Indeed, by creating a whole new transport market – aiming to provide a faster, more convenient and cheaper service than long-established players – Uber is to be commended.

But while this mega-valuation naturally grabs headlines, what it means in reality is unclear.

What is undeniable though is the global buzz that Uber has generated; the hundreds of millions of dollars in private funding it has consequently managed to attract; and the resulting surge in imitators launching their own apps in this apparently booming division of the tech market.

Roadblocks ahead

Uber, as its name perhaps suggests, has grand ambitions and says it wants to reshape the way cities work. Its next round of expansion, it says, will be focused on building its presence here in Asia.

But is it already coming up against roadblocks?

apps280Reports in recent months have seen Uber faces a series of legal challenges and protests from transport regulators and taxi unions. Most recently authorities in Madrid and Bangkok have ordered a halt to Uber services

It’s also been banned from operating in some states and cities even in the US – a nation usually seen as most welcoming to disruptive technologies.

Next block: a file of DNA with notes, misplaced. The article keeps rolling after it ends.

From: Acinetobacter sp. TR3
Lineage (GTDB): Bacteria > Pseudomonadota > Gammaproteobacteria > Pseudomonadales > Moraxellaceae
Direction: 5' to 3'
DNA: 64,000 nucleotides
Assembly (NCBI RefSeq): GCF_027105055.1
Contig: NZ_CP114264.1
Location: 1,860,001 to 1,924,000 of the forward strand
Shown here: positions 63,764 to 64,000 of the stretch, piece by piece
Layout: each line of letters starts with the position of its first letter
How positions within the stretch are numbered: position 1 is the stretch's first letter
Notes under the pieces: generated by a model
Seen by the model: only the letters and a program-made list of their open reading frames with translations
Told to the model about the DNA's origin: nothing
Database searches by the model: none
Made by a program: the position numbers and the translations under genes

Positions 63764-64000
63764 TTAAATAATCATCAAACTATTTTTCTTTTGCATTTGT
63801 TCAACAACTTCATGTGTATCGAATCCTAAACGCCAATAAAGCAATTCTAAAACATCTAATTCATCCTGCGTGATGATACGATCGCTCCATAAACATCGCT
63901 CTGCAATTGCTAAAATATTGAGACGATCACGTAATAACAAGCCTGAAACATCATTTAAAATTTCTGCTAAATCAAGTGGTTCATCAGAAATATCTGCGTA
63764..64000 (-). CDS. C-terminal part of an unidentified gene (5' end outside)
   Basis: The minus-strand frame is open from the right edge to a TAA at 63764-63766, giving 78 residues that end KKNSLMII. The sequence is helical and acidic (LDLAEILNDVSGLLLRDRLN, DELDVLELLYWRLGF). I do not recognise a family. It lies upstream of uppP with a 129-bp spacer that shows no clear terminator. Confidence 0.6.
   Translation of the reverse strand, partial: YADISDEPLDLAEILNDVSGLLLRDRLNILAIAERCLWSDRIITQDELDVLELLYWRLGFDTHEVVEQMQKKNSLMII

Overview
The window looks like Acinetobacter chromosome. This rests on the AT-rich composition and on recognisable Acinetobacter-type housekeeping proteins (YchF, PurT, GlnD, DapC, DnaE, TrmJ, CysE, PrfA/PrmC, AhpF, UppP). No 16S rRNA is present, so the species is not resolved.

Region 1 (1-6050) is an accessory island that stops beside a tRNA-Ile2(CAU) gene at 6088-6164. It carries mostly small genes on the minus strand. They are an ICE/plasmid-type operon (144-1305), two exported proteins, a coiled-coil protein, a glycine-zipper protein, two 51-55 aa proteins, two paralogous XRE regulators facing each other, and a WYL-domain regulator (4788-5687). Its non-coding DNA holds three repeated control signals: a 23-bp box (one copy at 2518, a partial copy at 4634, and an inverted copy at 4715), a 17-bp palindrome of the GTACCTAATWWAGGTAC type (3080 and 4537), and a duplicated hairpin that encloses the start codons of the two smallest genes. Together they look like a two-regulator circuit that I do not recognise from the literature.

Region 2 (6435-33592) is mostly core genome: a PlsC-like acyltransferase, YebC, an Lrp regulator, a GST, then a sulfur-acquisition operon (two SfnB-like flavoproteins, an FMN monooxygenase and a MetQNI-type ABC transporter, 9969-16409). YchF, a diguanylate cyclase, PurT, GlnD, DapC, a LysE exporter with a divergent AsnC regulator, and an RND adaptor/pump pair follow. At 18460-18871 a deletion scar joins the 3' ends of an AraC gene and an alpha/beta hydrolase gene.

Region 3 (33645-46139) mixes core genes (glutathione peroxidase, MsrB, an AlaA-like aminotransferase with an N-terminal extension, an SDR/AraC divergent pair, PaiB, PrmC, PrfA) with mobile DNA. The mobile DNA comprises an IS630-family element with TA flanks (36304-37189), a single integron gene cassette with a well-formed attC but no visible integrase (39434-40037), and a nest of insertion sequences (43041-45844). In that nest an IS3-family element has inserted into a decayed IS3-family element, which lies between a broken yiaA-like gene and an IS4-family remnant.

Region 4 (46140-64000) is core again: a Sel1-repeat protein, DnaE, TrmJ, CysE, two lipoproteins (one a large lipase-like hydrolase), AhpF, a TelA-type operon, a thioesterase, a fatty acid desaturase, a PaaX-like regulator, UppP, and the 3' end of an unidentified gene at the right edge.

At the same time Uber’s management have been accused of a “frat boy” approach to business, allegations of underhand tactics against competing service providers, and what critics say is a cavalier approach to the norms of corporate responsibility.

In India an alleged rape by an Uber driver in Delhi has raised questions over the firm’s vetting process for drivers and triggered a nationwide ban on the app ordered by the Indian government.

Uber’s business model is essentially to be the ultimate outsourcer. It needs few staff to operate, but creams off a cut for each journey from its thousands of freelance drivers around the world.

The critical point, the firm argues, is that it is not a transportation service. Instead, Uber says, it is a service – an app – that brings people to the market place. It operates by matching demand (i.e. passengers) with supply (i.e. drivers) and beyond that, Uber argues, its responsibility ends.

It does not own the cars or employ the drivers therefore, it argues, it is legally not subject to the regulations that apply to traditional taxi firms.

It’s a subtle but important distinction, and one most consumers are probably unaware of.

For example, customers who opt to use Uber’s ride-sharing service rather than a standard licensed taxi might find they get a cheaper and quicker service, but with a driver and vehicle that are not subject the same regulator-monitored security and safety checks.